Multiple working hypotheses for technology analysis
Abstract. Technology analysis focuses on technology that is a complex system formed by different elements given by incremental and radical innovations to satisfy needs, achieve goals and/or solve problems of users to take advantage of important opportunities or to cope with consequential environmental threats. This study suggests a methods of inquiry, called multiple working hypotheses (MWHs), for technology analysis that consider the development, prior to research, of different hypotheses concerning the origin and evolution of technology, which are likely due to several causes, not just one. The MWHs presented here are categorized in traditional hypotheses, such as demand for technology hypothesis, Induced-innovation hypothesis, learning by doing hypothesis, learning via diffusion hypothesis, specialization via scale hypothesis, disadvantage of beginning hypothesis, path-dependence hypothesis, competitive substitution hypothesis, predator-prey hypothesis, and modern hypotheses such as killer technology hypothesis, parasite technologies hypothesis. Scholars of technology studies should consider all suggested hypotheses for technology analysis, also considering the possibility that none of them are correct and that some new explanations may emerge in more and more complex and turbulent environment.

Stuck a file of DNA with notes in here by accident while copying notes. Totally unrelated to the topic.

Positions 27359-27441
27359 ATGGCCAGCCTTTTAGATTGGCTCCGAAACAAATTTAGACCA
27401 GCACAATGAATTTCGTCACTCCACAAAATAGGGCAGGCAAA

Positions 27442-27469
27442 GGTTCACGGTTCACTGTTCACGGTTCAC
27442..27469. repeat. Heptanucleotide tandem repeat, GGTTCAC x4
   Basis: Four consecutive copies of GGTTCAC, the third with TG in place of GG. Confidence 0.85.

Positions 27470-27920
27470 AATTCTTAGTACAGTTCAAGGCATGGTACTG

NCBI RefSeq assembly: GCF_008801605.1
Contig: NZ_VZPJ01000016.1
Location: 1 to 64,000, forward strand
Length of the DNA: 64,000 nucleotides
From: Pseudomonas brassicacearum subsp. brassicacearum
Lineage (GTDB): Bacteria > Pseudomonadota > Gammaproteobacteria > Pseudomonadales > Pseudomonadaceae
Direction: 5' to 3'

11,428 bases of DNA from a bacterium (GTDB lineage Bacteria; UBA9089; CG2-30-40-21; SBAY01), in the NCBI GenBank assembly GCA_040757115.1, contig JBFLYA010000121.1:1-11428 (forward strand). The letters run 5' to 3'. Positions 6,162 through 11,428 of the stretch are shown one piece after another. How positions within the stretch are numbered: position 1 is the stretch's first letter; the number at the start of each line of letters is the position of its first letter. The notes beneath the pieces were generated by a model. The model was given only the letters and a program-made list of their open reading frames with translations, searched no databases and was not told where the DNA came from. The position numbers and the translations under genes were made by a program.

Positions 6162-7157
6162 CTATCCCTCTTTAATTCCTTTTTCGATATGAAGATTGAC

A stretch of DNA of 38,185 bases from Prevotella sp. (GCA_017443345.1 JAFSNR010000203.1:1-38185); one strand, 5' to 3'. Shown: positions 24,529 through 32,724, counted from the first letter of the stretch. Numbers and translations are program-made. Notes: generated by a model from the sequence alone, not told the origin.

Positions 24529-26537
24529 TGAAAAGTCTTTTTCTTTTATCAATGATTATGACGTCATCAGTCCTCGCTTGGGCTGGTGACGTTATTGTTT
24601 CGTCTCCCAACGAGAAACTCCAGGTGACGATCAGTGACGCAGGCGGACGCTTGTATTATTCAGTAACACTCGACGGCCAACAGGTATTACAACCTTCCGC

Keywords. Technology, Technological innovation, Technology analysis, Induced innovation, Learning by doing, Technological evolution, Nature of technology, Path dependence, Technological change, Technological progress, Technological parasitism, Technological advances, Killer technology, Evolution of technology, Multiple working hypotheses.JEL. O30, O31, O33.
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